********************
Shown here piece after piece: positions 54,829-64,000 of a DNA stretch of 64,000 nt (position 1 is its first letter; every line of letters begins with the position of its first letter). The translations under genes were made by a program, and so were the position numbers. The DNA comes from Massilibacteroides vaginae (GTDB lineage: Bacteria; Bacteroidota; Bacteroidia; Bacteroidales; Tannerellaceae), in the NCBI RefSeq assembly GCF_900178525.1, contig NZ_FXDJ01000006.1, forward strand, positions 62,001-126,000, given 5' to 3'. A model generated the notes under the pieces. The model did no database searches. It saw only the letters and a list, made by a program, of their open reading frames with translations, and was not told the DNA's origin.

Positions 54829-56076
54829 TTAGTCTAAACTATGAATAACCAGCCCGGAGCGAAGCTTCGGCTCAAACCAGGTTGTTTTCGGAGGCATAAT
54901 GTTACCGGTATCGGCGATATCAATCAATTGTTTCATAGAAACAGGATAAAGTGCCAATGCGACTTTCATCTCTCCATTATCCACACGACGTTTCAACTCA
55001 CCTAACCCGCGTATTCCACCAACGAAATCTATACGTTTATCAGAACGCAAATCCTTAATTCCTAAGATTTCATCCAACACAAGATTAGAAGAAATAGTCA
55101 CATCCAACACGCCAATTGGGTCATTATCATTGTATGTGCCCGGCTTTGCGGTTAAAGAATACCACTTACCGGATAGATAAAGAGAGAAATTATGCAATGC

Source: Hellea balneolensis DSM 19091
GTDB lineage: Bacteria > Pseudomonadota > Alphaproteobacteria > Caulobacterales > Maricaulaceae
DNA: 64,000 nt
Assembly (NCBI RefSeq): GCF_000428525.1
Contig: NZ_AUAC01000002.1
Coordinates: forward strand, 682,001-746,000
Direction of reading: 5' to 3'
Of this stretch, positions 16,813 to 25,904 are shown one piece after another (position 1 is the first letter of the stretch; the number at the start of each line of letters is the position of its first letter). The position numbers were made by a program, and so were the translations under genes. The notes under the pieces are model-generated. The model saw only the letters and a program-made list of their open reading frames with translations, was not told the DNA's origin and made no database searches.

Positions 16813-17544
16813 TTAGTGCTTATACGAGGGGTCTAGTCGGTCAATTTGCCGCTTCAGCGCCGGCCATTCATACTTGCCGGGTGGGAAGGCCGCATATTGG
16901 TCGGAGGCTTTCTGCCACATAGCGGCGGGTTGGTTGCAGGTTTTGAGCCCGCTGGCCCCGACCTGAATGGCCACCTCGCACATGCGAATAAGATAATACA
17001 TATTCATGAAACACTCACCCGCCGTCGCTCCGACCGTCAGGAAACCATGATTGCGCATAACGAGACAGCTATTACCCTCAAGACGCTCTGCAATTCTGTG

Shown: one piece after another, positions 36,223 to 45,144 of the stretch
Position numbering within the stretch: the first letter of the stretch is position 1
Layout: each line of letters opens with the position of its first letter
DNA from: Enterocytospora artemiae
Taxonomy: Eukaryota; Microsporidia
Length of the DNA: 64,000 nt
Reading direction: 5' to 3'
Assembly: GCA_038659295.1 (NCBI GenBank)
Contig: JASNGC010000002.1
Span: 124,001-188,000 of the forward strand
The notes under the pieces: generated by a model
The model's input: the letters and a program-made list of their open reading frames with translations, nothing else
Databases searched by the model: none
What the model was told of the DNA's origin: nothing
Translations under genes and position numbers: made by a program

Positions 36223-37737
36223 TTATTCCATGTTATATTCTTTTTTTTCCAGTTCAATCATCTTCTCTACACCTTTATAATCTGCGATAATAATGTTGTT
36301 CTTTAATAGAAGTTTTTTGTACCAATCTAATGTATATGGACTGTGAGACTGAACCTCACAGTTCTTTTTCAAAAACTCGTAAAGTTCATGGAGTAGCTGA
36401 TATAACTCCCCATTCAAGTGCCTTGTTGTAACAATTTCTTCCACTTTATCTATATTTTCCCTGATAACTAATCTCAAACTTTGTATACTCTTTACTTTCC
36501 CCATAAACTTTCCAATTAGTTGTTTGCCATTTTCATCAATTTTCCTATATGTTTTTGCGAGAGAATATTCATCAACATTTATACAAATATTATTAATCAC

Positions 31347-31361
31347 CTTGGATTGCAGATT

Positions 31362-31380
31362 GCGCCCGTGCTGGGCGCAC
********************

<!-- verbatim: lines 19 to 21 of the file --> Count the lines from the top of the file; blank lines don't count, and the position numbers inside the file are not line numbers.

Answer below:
Shown: one piece after another, positions 36,223 to 45,144 of the stretch
Position numbering within the stretch: the first letter of the stretch is position 1
Layout: each line of letters opens with the position of its first letter